Review: Pulse #14
I'm not sure how to review this one. With BMB off this and Daredevil, he has in essence jumped from, except for the Ultimate titles, the types of comics that show off his strengths. BMB writes best when dealing with small character dramas only occasionally punctuated by moments of grandiose importance (witness his most recent Ultimate Spider-Man issue "Deadpool: Part 1" and you can see what I mean). He fails when doing multi-level crossovers and epic level events. House of M sold well, but I was unimpressed. It moved too slowly for its genre and, in the end, it seemed less like an epic crossover and more like an excuse for an epic crossover. Marvel's next epic event will be Civil War, and one can only hope BMB does a better job with it.
Despite his rather odd public persona (which always seemed more affected than real) and the fans' near revulsion of him, Bill Jemas did many things right at Marvel comics. He got the Ultimate Universe going, and he helped oversee BMB's duties as a writer for Daredevil and Alias (a very "mature" comic, not the TV series), both of which were comics that played to BMB's strongest skills. The Pulse continued Alias (but without the nudity and swearing). With The Pulse gone, we have lost (except for the Ultimate brand) the last, best remnants of the Jemas era.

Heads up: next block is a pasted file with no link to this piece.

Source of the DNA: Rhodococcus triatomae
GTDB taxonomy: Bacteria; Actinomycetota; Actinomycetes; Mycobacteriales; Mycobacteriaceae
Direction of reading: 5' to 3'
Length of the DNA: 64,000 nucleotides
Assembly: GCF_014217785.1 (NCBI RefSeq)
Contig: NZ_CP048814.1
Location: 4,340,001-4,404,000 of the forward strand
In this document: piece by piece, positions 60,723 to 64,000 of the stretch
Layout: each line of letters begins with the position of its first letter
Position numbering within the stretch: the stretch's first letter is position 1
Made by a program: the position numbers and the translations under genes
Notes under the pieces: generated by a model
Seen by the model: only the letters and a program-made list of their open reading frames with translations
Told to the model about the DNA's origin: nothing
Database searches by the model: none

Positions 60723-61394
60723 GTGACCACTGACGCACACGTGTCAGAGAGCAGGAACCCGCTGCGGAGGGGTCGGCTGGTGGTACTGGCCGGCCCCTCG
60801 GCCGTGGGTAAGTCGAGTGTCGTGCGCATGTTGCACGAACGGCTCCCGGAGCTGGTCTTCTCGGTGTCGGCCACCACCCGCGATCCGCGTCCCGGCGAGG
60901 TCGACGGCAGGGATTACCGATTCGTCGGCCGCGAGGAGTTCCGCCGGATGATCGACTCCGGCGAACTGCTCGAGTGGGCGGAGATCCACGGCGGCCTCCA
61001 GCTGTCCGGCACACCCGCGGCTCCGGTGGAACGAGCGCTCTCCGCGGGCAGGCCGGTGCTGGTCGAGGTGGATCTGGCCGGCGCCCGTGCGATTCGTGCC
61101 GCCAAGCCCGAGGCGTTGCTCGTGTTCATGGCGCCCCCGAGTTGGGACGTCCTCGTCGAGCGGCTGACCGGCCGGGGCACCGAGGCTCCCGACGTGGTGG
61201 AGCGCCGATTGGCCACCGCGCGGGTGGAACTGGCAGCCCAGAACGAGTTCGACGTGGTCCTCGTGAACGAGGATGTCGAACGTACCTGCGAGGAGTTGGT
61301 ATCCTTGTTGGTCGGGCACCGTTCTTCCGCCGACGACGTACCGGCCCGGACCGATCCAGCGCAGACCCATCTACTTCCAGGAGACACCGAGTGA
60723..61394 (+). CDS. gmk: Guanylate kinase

Now is the era of the return to the 90s: Multiple covers, massive crossover epics. Hopefully Marvel learned something from the 90s, and they can strike a middle ground between the post-bankruptcy Jemas era and the pre-bankruptcy 90s. For me, I'm going to miss Bendis dealing with nitty gritty bad side of the street level superhero comics.
As for this issue of the Pulse: It's sweet. Jessica Jones is a treasure and Luke Cage is a lucky, lucky man. We finally get to see how they first met, as well as her response to his proposal of marriage. Nothing much political, although I'm sure liberals will think conservatives must hate this issue, since it contains all those things liberals tell themselves conservatives hate: interracial couples, out of wedlock births and bad attitudes. But really, none of that is important. It deals with those things conservatives really care about: individuals (as opposed to many liberals who seem to have decided group identity trumps everything). What we have is the story of an individual who makes the most of her otherwise cracked and distorted life, rises above it and finds some measure of redemption and happiness through her decision to start a family.
I smiled the whole way through the issue.